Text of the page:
• PearDeck. Free basic version, but you most likely want the pro version, and the price will depend on whether you’re buying it individually or as a school/district. PearDeck, which is an interactive presentation tool, is great for having students show their understanding, and I (usually) love the anonymity of student responses in the default display. It makes it easy to discuss a response as a class. I’ve run into some problems before with students submitting inappropriate or off-topic answers, but now I usually require them to include their name in their response. (NB: You can see who made a certain response, but not, as far as I know, in the default way that student answers are displayed on the screen. That’s why I have them put their name in their response most of the time.) PearDeck also has a fun new game called Flashcard Factory and a few more bells and whistles, like their “takeaways” option and their Google Slides add-on, that make it an attractive option for increasing student engagement.

And then there are the “classics” like Quizlet and the things I love, but don’t really have any say in choosing, like our LMS, Haiku (well, PowerSchool Learning now). These are all things that make my life easier and make instruction better (I think) for my students.

Technology in the Latin Classroom

Working with Prepositions

We are working on Stage 14 in my Latin 2 CP class right now, and we are having a lot of fun with prepositions and the cases they take. I was trying to think of a way to get students to understand how prepositions work in Latin (and just to learn what they mean), so I came up with this series of activities, and it’s worked really well these past 2 days:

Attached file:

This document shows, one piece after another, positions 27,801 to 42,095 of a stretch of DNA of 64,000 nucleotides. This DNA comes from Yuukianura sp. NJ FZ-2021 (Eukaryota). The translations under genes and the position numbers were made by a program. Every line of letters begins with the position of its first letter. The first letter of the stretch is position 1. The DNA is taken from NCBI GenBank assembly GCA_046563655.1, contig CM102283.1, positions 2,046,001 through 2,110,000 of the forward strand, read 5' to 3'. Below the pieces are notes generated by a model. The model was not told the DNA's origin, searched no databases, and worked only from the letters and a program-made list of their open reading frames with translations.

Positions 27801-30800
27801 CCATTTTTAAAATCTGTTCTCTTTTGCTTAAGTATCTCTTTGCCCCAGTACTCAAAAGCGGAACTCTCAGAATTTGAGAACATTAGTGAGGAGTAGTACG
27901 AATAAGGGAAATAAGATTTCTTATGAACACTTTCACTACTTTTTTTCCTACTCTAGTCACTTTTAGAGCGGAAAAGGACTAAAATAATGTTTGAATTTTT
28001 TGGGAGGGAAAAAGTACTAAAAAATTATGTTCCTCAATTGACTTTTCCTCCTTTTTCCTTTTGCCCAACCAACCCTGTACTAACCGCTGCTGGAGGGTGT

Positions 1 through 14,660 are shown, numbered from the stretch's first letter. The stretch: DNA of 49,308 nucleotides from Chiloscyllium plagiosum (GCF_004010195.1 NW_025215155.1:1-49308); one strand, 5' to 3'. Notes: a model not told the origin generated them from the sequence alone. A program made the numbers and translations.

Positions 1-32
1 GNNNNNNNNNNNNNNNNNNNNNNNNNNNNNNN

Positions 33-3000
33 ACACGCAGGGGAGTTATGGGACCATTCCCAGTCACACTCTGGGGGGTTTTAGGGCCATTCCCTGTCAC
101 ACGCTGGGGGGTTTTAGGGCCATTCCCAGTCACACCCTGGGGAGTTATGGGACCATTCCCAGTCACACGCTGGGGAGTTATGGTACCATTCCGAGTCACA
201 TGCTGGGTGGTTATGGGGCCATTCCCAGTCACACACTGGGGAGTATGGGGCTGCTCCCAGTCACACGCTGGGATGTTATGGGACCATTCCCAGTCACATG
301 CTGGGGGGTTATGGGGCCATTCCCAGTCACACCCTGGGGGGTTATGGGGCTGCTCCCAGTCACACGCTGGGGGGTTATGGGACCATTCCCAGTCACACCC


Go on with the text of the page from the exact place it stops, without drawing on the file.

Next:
• After explaining prepositions that need ablative objects vs. accusative objects, we did a quick round of “Prepositions Charades.” I wrote about 10 phrases out on some cards using two objects we have in our classroom: a Beanie Baby lion (leo) and our flat-top rolling desks (mensa). The phrases were things like “sub leone” and “in mensā.” Students volunteered to act out two phrases while the rest of the class wrote the phrase they were acting out on our mini white-boards. They had a lot of fun with this one, and it was quick and easy.
  • Then I let them work in pairs to take at least 7 pictures with prepositional phrases – basically doing what we had just done, but creating the phrases on their own. They were allowed to use any item in the classroom, so the pictures involved a lot of books and chairs, but some students also used my stress pears (pear-shaped stress balls provided by Pear Deck) and some of my Funko Pop figures. They inserted the photos and the captions into a Google Slides template that I made for them and distributed via PowerSchool Learning (formerly Haiku, our LMS).
  • When we meet again on Thursday, I will have a Pear Deck presentation prepared for them featuring most of their photos. Depending on the photo, students will write the prepositional phrase they think is depicted or answer questions about the photo. The students seem excited about this one; they love seeing their work displayed for others, even “just” their own classmates.

This has been a pretty simple lesson, but they are enjoying it, and it seems to be helping them get the hang of how prepositional phrases are structured.

Examples of student work below!

pro sella
liber est prō sellā.
in mensa
stylus est in mēnsā.
in mensa 2
Super Mutant est in mēnsā.
sub toga
puella est sub togā. We tend to call all clothing a “toga” in this class.
pro pede
cibus est prō pede.